Search This Blog

Loading...

Thursday, October 28, 2010

Eat Your Vegies...

Image via The Kitchen Maid

Recently I've come across some outrageously, delicious looking, sweet recipes using vegetables. Who could resist things like the Spicy Parsnip and Pecan Cakes from The Kitchen Maid or the Chocolate Zucchini Cupcakes with Sweet Potato Cream Cheese Frosting from The Nearsighted Owl? If that's not enough, just in time for Halloween, there's this spicy, sweet Pumpkin Pie I saw over at Petits Plaisir de la Vie.

I love my vegies anyway and would be just as happy eating this delicious dish from Cooking A Storm In A Teacup but we all know people (big and small) who need a little leg up with their vegetable intake don't we?

Wednesday, October 27, 2010

Spoilt rotten...

Originally uploaded to Flickr by Theresa Thompson

Yesterday was my birthday and I had a lovely quiet day at home playing lego with Henry, reading and having a little nanna nap. Not that exciting for a birthday but as we tend to celebrate birthdays over a few days rather than just on the big day I felt free to do whatever I wanted. I think it's a lovely way to do things and as we all have October/ November birthdays it pretty much guarantees days full of happy celebrations from now until Christmas!

Birthday celebrations started Friday night when I got home from work to find two lovely cumquat trees in half-barrel tubs on the verandah. Saturday we had dinner at a great local restaurant (they are few and far between in out neck of the wood). We had Red Snapper with celeriac remoulade and grilled asparagus; chicken roasted with fresh thyme and served with a quinoa salad; slow cooked lamb meatballs and homemade dips and breads. For dessert we had caramelised popcorn sticks with chocolate amaretti dipping sauce and an amazing creation called a 'Ginger Wagon Wheel' which consisted of two pieces of chocolate-edged gingerbread sandwiched with fluffy marshmellow and a shock of glace ginger paste in the centre - sensational. No kids menu, starched white napkins and great coffee. When we got home I was given this book:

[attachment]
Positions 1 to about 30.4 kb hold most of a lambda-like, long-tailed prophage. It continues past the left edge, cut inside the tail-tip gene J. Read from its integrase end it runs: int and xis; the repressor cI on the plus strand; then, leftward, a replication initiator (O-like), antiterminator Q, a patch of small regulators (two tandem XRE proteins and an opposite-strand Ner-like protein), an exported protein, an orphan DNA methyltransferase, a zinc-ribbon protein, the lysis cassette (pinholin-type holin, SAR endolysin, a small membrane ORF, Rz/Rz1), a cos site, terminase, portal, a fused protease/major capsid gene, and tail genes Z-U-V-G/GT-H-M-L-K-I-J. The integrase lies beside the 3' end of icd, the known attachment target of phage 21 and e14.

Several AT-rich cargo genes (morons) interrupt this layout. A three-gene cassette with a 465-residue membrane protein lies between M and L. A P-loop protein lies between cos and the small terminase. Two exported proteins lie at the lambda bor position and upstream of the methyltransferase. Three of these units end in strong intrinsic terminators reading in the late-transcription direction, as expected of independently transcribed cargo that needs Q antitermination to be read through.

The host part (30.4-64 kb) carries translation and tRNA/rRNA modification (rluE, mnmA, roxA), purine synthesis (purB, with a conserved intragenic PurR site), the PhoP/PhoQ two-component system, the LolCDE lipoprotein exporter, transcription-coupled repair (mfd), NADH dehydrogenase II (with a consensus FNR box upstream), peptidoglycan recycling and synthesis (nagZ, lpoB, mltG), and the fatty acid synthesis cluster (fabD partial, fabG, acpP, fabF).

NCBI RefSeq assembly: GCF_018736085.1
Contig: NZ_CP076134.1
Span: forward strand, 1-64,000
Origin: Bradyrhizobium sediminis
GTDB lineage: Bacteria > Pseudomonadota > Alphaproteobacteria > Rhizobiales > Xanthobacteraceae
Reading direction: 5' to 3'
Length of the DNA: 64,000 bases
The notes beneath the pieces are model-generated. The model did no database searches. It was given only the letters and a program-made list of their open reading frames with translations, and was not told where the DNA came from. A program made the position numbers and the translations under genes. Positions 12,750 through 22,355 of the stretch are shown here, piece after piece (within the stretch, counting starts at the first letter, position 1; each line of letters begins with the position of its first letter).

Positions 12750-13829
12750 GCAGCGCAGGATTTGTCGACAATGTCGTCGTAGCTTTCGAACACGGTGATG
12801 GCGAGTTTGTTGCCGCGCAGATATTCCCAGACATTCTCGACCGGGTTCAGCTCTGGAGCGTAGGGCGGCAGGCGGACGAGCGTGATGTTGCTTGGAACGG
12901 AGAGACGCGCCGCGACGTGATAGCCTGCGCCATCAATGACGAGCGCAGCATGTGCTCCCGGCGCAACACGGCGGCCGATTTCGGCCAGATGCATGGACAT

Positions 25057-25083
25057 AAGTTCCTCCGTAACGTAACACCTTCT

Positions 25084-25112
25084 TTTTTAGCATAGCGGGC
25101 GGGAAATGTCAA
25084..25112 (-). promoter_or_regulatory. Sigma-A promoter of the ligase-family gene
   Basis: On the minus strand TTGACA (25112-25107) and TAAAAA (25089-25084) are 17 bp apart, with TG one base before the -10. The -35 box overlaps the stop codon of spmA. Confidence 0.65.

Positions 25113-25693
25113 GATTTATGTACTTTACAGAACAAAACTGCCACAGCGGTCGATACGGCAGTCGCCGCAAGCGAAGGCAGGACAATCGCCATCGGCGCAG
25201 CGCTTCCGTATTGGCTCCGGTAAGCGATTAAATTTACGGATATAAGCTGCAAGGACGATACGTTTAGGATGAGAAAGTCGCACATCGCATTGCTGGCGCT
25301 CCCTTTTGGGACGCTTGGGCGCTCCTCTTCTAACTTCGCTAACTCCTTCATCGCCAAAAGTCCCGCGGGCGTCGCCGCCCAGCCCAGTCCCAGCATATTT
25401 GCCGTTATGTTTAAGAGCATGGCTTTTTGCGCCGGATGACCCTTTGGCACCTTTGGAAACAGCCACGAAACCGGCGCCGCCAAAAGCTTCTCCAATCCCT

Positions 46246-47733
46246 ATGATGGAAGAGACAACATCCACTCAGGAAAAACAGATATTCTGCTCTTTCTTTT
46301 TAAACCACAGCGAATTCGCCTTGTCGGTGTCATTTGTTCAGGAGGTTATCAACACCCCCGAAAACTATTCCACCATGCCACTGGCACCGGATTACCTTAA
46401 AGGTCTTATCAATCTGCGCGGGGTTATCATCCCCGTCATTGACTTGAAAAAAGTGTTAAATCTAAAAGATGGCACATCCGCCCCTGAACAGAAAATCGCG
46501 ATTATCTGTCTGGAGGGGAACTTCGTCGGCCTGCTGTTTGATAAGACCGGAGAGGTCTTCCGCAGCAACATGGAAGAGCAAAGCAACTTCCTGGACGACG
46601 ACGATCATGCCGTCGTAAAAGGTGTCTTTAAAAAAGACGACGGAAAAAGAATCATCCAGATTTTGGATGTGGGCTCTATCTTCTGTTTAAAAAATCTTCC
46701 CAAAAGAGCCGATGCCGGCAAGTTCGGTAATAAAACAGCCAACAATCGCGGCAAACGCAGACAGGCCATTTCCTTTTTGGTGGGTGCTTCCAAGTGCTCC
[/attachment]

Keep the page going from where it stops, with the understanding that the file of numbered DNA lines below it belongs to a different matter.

On Monday my friends at work took me out for afternoon tea with homemade banana cake and last night we celebrated again with chocolate ripple cake and more books. I've been coverting these for a while now...





You can have a bit of a look inside 'Recipes From An Italian Summer' here and Tessa Kiros' new book here. Talk about spoilt rotten...

Tuesday, October 26, 2010

The Melbourne Reef

Image via Style Wilderness

Have you seen this amazing feat of crochet? It's called the Melbourne Reef and it's been created using a thing called hyperbolic crochet (very mathmatical). I noticed that kootoyoo has been at it too. It's hard to believe that this thing of beauty and diversity is made from scraps of wool, recycled plastic bags and old video and audio cassettes isn't it? If it's captured your imagination like it has mine I suggest you pop over to Style Wilderness to see more amazing photographs and find out more about this mind-bending blend of maths and handicraft.

Thursday, October 21, 2010

Five Faves - the Swinging Sixties




Pip from Meet Me At Mikes is doing a musical Five Faves so I thought I'd sing along. Over the past year I've been working on an online Australian music timeline so I've spent lots of time listening to music from the 1950s onwards (pretty sweet job I know). Here are five of my all-time favourite 60s songs (not Australian I know - except the Easybeats - but my research takes me far and wide)!

God Only Knows - The Beachboys
Friday On My Mind - The Easybeats
No Milk Today - Herman's Hermits
Sunny Afternoon - The Kinks I Call Your Name - Mamas and the Papas

Wednesday, October 20, 2010

In My Pantry...